How to Print a PVC Sheet

PVC, or polyvinyl chloride, is a plastic product used in manufacturing packaging, toys, shower curtains and art and for graphic design. PVC is a flexible, lightweight and durable material that can be made into sheets suitable for inkjet printing. Art and graphic designs can be printed on PVC sheets and then laminated for greater durability. PVC sheets are available in various finishes from glossy to dull. The matte finish PVC is widely used because it will accept most inks and paints.

Purchase the style of PVC sheets pre-cut in sizes to fit your inkjet or laser jet printer. Matte finished PVC sheets will take ink better than smooth or glossy sheets. PVC sheets for printing have a rough side. This is the side that you should print your design on. The rough side will take the ink and hold it better than the smooth side. You can use the smooth side, but the ink will take much longer to dry and may bubble depending on the humidity.

Insert only one sheet of PVC into your home inkjet or laser jet printer and set the printer to print on PVC sheets or on transparencies. Some home printers may jam or not feed properly when more than one sheet of PVC is loaded into the tray. Double check that you have inserted the PVC sheets into the printer tray so that your printer will print on the rough side.

Open your graphic design or image editing program on your computer. Open the graphic or photograph you want to print on the PVC sheet. Make sure that the image you want to print is of sufficient dpi (dots per inch) or ppi (pixels per inch) to produce a clear image. Click “Print” in your editing software. Make any adjustments like centering, borders, cropping or resizing before sending the image to the printer spool.

Allow the finished print to dry completely before attempt to frame the PVC sheet. Hold the PVC sheet by the edges to avoid touching the printed surface. Place the printed PVC sheet in a safe place away from heat and moisture and allow it to dry completely. PVC prints will usually dry in about 15 minutes.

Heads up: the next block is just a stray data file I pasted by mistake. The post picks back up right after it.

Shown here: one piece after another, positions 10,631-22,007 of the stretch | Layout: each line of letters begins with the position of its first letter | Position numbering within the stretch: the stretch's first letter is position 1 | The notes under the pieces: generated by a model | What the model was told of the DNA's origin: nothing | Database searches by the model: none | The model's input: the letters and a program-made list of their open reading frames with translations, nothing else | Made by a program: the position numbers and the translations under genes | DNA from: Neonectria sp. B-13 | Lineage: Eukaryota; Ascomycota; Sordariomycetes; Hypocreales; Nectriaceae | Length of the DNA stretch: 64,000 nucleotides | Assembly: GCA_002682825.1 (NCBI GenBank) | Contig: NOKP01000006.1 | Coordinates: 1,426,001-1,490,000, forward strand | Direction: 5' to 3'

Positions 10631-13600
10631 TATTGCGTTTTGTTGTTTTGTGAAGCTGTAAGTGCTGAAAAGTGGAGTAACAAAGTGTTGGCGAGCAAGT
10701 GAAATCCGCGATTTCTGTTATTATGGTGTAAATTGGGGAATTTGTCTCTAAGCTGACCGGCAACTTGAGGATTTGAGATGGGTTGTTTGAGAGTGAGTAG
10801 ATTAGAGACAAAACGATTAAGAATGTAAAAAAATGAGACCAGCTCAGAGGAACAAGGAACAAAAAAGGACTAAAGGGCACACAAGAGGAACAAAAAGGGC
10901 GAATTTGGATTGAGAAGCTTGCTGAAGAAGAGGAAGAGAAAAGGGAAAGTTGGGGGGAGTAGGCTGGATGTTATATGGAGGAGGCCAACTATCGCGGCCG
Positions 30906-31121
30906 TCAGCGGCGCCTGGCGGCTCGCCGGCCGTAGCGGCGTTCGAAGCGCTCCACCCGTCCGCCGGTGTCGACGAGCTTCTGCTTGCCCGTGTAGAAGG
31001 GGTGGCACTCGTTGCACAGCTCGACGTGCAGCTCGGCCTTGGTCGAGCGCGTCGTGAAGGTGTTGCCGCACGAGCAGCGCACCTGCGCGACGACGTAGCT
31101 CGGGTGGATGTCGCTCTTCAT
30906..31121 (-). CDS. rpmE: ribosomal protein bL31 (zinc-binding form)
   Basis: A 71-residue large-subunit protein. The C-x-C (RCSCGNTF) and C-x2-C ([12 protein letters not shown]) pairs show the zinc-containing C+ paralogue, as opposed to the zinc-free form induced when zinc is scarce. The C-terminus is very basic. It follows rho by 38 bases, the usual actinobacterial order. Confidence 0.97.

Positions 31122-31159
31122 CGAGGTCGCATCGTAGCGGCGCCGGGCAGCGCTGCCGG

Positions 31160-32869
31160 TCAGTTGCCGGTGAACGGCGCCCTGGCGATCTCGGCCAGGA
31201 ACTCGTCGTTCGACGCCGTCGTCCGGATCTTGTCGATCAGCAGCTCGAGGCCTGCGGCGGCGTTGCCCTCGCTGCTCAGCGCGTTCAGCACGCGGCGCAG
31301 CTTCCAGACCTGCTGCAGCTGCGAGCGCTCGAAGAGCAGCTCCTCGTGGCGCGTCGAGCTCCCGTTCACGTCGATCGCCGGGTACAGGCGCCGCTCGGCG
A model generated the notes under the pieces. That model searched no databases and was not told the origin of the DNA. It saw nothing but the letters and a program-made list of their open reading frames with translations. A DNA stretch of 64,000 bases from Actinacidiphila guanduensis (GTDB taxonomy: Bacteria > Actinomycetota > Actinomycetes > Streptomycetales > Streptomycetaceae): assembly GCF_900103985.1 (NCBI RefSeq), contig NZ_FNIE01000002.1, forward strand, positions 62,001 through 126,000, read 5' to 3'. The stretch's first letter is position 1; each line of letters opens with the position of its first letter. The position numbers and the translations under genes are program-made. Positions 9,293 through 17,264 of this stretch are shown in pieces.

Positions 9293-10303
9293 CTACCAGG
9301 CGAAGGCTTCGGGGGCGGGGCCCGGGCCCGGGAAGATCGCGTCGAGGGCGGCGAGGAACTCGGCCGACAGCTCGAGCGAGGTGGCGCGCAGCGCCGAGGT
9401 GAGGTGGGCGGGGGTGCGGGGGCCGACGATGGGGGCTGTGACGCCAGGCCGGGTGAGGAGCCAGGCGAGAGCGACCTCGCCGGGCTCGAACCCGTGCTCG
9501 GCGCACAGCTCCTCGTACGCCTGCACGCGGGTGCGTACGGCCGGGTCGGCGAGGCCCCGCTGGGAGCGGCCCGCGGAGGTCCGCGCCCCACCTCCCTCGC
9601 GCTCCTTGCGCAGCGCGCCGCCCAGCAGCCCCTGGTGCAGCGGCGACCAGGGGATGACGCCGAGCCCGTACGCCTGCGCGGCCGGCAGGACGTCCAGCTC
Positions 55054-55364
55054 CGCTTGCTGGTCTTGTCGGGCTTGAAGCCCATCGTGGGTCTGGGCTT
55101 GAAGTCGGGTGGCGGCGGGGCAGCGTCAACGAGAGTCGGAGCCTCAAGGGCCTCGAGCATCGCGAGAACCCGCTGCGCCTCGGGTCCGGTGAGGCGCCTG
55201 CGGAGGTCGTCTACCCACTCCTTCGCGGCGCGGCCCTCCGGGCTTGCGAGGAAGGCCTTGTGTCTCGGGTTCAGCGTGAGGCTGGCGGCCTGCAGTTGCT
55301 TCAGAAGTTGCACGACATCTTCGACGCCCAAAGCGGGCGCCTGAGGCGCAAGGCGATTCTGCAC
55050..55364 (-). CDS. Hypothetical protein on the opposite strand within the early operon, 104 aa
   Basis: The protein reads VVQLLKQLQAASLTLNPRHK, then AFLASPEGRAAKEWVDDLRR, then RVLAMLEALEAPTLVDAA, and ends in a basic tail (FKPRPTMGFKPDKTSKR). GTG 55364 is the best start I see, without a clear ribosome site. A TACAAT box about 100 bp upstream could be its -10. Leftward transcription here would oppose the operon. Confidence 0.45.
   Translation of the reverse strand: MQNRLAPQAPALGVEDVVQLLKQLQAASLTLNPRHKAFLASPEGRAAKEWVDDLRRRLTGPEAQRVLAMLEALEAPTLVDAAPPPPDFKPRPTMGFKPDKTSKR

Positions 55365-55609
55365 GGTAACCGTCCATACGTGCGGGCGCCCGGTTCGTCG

• Do not hang or display finished prints in direct sunlight because the sun will cause colors to fade.

    Avoid touching the printed surface because the ink may smudge until it is thoroughly dry.

    Print a test sheet using your printer before attempting to print the final product. You can judge the color saturation and appearance before you commit to printing a picture.


  • PVC sheets can be expensive, so make sure that your ink cartridges have sufficient ink to complete a print job.

    Do not bend or fold PVC sheets. Store them flat.

    Do not stack finished prints on top of each other. The surface can be damaged. If the print will not be framed immediately, place a protective sheet of paper between prints before storing them.



About the Author

Robin Reichert is a certified nutrition consultant, certified personal trainer and professional writer. She has been studying health and fitness issues for more than 10 years. She holds a Bachelor of Arts in psychology from the University of San Francisco and a Master of Science in natural health from Clayton College.